Last year’s election cycle offered considerable hope to conservatives as Republicans gained control of the House of Representatives and came within spitting distance of retiring the awful Gerry Connolly from politics. As Obama nosedives in the polls and Democrats are proving themselves inept, incompetent and ineffective a picture is emerging of a tidal wave in Virginia politics that will make the historic gains of 2010, where Republicans gained more seats than any election since 1938, look like a footnote. Virginia in 2011 is looking to set new records as the electorate firmly fixes responsibility on Democrats at all levels of government for the mess we’re currently in.
The tide actually started turning in 2009 as the real scope of the Obama agenda started to emerge, the ObamaCare debate started, and Bob McDonnell lead a ticket that swept all three statewide races and picked up six seats for Republicans in the House of Delegates. Polling back then indicated that Obama still retained substantial support in the electorate, but whatever elements of that support that had pushed Obama over the top in Virginia had entirely evaporated once it came to electing a Governor. Deeds and the rest of his team were pretty lackluster, McDonnell, Bolling and Cuccinelli were firing on all cylinders, but just a year before Obama had carried Virginia.
When the elections of 2010 came around the prospects for Democrats soured even more as Democrat incumbents Glenn Nye, Tom Periello, and even Rick Boucher were sent packing. Boucher, who had served since 1982 in the House, lost in South-West Virginia because he got painted as being aligned with the Obama agenda and his loss even surprised a lot of Republicans that were slightly hopeful of what Morgan Griffith might be able to do in the 9th District. Gerry Connolly narrowly escaped defeat in the 11th District by a razor-thin 820 vote margin despite the DNC pouring millions of dollars into his campaign and Fimian displaying stunning incompetence during debate appearances. The natives were becoming awfully restless.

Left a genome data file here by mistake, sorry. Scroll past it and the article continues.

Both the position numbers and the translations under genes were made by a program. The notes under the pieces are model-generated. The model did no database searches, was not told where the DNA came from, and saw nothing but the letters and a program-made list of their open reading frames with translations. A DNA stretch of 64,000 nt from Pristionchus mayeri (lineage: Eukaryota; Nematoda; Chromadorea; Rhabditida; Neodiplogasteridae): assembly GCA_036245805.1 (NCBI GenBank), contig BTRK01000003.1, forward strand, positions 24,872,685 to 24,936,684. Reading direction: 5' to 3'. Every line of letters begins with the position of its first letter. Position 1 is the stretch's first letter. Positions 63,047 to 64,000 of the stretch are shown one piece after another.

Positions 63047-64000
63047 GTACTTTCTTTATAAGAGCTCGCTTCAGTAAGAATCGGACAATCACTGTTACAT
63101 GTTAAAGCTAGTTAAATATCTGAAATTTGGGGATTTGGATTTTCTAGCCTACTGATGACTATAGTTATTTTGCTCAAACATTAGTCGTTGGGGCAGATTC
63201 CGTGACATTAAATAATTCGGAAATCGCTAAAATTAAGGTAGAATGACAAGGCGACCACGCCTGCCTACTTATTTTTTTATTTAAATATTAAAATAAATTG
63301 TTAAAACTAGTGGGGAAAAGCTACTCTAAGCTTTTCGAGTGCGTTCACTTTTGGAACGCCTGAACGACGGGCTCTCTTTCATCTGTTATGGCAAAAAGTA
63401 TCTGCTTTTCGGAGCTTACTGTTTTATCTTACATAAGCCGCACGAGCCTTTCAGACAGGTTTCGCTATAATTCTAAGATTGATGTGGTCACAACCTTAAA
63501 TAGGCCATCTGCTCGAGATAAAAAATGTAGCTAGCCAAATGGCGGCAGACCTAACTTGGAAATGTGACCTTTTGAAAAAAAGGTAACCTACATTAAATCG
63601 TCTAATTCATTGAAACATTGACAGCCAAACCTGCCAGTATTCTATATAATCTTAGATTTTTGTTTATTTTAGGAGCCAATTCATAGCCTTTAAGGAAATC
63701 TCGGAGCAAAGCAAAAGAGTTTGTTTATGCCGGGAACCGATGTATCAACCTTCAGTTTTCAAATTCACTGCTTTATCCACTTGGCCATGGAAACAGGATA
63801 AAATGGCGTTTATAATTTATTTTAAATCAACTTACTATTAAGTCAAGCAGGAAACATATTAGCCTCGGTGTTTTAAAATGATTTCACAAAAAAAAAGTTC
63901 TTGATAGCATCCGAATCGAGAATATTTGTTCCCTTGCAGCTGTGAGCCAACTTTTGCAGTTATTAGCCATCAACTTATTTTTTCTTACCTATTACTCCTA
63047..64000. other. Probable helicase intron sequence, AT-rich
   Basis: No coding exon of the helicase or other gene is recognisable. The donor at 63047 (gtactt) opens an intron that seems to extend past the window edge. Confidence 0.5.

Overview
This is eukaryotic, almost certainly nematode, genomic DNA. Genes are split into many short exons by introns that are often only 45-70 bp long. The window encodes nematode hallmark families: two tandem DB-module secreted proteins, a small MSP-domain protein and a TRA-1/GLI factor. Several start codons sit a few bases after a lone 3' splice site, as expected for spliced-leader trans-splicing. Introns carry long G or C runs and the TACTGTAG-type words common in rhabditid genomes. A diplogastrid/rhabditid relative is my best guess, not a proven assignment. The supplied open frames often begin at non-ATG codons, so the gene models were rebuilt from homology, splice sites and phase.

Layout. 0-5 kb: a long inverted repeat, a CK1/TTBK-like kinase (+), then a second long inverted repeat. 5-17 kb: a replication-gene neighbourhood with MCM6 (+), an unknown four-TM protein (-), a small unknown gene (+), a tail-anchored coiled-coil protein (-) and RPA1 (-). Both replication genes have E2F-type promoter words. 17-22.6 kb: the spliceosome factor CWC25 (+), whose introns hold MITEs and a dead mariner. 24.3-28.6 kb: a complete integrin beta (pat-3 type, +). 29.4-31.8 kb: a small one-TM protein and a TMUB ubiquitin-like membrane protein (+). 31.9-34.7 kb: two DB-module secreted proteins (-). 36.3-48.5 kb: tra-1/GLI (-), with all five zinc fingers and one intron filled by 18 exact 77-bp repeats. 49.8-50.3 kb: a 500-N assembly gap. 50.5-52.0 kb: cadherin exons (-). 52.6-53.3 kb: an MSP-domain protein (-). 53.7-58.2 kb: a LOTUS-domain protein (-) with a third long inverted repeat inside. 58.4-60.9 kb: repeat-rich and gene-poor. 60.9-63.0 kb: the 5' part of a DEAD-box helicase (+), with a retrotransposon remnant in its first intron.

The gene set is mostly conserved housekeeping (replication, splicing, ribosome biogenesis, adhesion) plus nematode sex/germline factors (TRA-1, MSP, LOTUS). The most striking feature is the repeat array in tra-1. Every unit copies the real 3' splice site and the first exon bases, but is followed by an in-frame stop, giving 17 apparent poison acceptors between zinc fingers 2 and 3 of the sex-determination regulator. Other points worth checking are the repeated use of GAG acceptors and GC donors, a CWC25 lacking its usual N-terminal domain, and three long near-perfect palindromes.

The situation has only become far worse since then. In mid-September polling in Virginia by Quinnipiac University showed Obama had a minus 14 point gap in job approval with 51% saying he didn’t deserve re-election. The more leading indicator here is the right-track/wrong-track results, which nationally are running more than fifty points towards “wrong track.” In the absence of a Republican nominee for President to galvanize Democrats in opposition to someone, 72% of Americans are saying Obama is going in the wrong direction and are deeply suspicious of Democrat leadership. Even if Virginians are more optimistic in this regard, it’s not because of Obama and the Democrats, it’s because of Bob McDonnell constantly announcing new jobs while delivering a budget surplus at the same time the federal deficit is exploding and national unemployment statistics remain persistently high.
Omaba has been flailing around trying to find a way to overcome this problem, and has only made it worse in the former battleground state of Virginia, which Gerry Connolly has already written off for the President. Obama is offering the idea of having another stimulus, raising taxes by $1.5 trillion, and giving amnesty to illegal aliens by administrative order. None of this is selling at all outside of heavily Democrat districts. Obama’s credibility is shot, and even the Congressional Black Caucus is asking their constituencies for permission to go after Obama for not delivering on his promises while unemployment for African-Americans in Virginia persistently hangs at double the depressingly-high rate for whites. While James Carville calls for “panic” Democrats offer no hope, and no change from the policies Obama has already tried that have so miserably failed. Just more of the same.